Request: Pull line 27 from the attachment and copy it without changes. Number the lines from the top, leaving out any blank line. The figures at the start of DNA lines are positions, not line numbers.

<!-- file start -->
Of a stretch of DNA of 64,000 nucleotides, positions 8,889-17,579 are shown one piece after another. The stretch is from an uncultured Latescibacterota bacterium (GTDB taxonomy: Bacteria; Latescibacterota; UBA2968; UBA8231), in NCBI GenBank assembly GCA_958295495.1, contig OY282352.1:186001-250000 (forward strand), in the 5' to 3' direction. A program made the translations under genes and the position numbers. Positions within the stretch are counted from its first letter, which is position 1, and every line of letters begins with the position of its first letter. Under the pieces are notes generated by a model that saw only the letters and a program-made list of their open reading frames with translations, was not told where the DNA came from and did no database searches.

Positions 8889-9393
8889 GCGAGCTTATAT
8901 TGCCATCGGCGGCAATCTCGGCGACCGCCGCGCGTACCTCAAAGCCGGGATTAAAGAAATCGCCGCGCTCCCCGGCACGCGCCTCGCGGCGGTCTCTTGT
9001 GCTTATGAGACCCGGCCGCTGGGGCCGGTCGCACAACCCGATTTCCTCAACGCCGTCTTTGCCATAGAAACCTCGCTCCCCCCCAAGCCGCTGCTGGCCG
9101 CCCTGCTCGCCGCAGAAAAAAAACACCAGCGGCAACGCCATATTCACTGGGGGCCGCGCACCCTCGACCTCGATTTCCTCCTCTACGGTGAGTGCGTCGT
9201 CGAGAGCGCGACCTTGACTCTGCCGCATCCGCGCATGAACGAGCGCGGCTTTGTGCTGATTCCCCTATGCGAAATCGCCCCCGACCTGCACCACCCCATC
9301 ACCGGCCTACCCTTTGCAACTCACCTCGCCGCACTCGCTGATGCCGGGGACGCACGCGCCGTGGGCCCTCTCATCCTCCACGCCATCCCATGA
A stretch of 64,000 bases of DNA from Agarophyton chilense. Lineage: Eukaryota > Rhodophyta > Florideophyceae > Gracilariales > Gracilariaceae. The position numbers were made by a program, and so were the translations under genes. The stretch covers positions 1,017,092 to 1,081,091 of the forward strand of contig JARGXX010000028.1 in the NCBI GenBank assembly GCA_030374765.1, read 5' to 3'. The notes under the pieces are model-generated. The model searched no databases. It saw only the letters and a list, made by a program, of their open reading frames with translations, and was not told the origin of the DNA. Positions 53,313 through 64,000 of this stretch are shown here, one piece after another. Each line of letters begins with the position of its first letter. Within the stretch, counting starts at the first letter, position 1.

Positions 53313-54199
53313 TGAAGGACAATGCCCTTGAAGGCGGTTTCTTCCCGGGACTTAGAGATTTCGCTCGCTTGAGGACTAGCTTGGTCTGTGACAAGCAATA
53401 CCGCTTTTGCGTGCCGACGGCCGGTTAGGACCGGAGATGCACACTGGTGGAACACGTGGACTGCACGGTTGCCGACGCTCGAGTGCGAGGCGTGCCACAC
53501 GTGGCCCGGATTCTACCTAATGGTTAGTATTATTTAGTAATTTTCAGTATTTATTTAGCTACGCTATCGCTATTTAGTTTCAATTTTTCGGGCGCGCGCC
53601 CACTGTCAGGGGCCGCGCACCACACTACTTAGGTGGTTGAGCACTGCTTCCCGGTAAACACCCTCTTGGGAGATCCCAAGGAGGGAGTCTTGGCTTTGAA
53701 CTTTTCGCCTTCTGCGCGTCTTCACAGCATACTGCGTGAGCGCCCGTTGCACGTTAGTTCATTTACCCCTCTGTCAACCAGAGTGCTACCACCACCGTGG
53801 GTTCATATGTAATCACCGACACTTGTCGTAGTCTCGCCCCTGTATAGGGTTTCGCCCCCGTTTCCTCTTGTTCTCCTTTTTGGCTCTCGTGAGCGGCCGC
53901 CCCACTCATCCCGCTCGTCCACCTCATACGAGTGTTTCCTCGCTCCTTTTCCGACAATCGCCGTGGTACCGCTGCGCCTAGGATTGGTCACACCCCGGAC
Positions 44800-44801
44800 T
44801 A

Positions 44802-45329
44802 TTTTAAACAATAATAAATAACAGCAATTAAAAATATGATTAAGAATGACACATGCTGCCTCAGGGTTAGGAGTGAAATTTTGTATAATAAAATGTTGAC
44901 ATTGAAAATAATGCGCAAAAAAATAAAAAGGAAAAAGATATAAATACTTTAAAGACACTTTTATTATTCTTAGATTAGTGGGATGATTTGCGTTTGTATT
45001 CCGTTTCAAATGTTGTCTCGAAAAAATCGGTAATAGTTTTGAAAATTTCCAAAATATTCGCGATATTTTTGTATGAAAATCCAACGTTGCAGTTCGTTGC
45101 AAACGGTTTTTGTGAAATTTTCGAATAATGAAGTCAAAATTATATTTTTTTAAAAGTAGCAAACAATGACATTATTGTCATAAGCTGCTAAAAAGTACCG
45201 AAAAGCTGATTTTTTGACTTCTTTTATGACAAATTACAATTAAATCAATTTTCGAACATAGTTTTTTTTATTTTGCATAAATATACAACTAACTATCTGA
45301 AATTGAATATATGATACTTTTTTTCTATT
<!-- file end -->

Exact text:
45301 AATTGAATATATGATACTTTTTTTCTATT